[Haskell-cafe] Why so many strings in Network.URI, System.Posix and similar libraries?

Jason Dusek jason.dusek at gmail.com
Sun Mar 11 04:24:55 CET 2012

The content of URIs is defined in terms of octets in the RFC,
and all Posix interfaces are byte streams and C strings, not
character strings. Yet in Haskell, we find these objects exposed
with String interfaces:

> :info Network.URI.URI
data URI
  = URI {uriScheme :: String,
         uriAuthority :: Maybe URIAuth,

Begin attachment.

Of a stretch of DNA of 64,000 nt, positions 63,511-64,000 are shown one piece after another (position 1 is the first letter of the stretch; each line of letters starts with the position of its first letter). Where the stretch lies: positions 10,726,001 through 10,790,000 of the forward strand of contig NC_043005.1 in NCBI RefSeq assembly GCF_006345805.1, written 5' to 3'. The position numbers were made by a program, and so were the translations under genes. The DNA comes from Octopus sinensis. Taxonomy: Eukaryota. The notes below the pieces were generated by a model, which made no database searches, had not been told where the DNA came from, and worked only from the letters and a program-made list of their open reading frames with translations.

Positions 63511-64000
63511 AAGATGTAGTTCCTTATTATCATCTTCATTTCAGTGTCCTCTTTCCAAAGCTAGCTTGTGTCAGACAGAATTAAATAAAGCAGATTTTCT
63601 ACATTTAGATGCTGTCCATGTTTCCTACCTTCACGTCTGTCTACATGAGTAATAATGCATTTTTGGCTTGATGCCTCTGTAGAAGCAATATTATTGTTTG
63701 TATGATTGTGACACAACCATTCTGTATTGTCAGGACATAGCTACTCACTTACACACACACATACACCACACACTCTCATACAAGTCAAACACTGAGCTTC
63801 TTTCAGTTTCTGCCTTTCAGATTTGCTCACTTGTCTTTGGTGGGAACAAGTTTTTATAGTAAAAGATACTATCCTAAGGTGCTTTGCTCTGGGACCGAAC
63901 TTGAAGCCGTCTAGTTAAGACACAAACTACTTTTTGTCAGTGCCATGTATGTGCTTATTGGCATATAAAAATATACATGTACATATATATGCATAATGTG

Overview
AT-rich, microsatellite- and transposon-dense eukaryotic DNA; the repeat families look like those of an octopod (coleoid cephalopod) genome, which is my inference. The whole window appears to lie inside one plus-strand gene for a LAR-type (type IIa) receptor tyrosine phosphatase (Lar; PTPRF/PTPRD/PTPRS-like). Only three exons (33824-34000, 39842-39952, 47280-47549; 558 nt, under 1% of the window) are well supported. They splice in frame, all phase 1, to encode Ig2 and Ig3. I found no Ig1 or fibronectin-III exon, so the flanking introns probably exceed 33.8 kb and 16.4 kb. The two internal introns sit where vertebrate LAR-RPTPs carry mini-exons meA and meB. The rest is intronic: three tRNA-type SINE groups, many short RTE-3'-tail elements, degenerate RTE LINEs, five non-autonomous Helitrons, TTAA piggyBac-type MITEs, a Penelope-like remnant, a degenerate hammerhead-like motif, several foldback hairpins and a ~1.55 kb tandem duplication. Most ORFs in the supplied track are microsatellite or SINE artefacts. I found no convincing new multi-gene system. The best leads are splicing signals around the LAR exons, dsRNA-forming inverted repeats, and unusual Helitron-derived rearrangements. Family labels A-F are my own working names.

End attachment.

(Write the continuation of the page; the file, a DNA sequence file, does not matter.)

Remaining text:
uriPath :: String,
         uriQuery :: String,
         uriFragment :: String}
        -- Defined in Network.URI

> :info System.Posix.Env.getEnvironment
System.Posix.Env.getEnvironment :: IO [(String, String)]
        -- Defined in System.Posix.Env

But there is no law that environment variables must be made of

 :; export x=$'\xFF' ; echo -n $x | xxd -p
 :; locale

That the relationship between bytes and characters can be
confusing, both in working with UNIX and in dealing with web
protocols, is undeniable -- but it seems unwise to limit the
options available to Haskell programmers in dealing with these

Jason Dusek
pgp // solidsnack // C1EBC57DC55144F35460C8DF1FD4C6C1FED18A2B

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